13. Ginger

Ginger is a rhizome that constrains allergic responses. It has been used as an H2 inhibitor, but then again, a 2009 study displays that it also acts as a mast cell stabiliser. Investigation has exposed that ginger has many health benefits including antioxidant, anti-viral, anti-inflammation, and anti-tumour effects.

So, it can help treat many commonplace problems such as peptic illnesses, biliousness, motion sickness, abdominal spasms, temperatures, and chills as well as major diseases such as high blood pressure, high cholesterol, and even malignant tumours.

Ginger acts as an anti-histamine and can help in the handling of allergies. Ginger is a natural anti-viral and anti-histamine. It can help promote healthy perspiring, which is often accommodating when suffering from a cold or temperature.

14. Holy Basil

Holy basil’s activity as a natural anti-histamine has been found to affect histamine’s H2 receptor, great news for those with histamine intolerance/histaminosis/mastocytosis/mast cell activation disorders with stomach grievances. Holy Basil is also known as Tulsi, one of my favourite herbal supplements and teas.

Its anti-inflammatory effects are in part owing to its high vitamin K content. Holy basil is a herb in the basil family. It has a delicate taste that is minty, and flowery, with a natural sugariness. It is an adaptogen to help reduce feelings of stress, as well as anti-anaphylactic, antihistamine, and mast cell stabilising properties.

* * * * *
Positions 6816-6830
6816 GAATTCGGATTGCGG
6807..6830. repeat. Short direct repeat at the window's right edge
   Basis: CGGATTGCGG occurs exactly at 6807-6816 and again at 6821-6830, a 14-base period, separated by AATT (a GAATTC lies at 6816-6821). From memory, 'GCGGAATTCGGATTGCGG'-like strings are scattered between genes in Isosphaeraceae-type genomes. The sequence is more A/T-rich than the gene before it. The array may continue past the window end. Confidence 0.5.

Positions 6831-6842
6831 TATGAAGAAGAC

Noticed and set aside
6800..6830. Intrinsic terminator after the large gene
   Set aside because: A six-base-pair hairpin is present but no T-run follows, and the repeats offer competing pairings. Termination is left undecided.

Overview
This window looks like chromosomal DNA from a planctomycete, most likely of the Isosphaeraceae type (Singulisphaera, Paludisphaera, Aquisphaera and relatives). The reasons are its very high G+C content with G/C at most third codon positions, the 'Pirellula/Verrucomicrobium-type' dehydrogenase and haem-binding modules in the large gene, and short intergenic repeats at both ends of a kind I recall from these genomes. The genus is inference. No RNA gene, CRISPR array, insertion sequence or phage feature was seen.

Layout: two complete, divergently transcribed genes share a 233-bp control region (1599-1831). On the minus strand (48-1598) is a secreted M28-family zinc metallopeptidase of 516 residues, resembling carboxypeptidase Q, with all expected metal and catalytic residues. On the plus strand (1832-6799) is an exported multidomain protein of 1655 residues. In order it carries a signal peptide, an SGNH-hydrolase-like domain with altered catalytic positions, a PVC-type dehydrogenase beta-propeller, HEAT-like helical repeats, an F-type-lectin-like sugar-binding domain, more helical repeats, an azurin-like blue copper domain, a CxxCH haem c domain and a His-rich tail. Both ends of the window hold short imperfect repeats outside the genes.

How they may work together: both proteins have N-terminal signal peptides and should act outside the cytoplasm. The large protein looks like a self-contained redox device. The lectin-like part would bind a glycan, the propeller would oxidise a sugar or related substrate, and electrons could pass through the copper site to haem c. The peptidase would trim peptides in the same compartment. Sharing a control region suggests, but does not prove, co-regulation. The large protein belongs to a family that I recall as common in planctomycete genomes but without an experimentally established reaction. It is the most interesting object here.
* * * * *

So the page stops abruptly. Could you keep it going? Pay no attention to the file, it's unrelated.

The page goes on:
15. Sweet Potato

This delicious, nourishing food is one of the highest antihistamine type foods. The root vegetable contains a diverse range of vitamins, minerals, phytonutrients, and antioxidants that stop the histamine response in cells.

A key source of complex carbs, fibre, beta-carotene, manganese and vitamin B6 and C, these potatoes help rectify inflammation in the body. Beta-carotene is the nutrient accountable for giving sweet potatoes that typical attractive carroty hue. It’s also helpful in exfoliating your skin.

Cyanidin is one more antioxidant extra of sweet potatoes. Found in the flesh of purple sweet potatoes, this phytonutrient compound has been related to shielding us from pollutants in the digestive system.

It helps the body decrease inflammation that contributes to long-term chronic disease including diabetes, arthritis and asthma.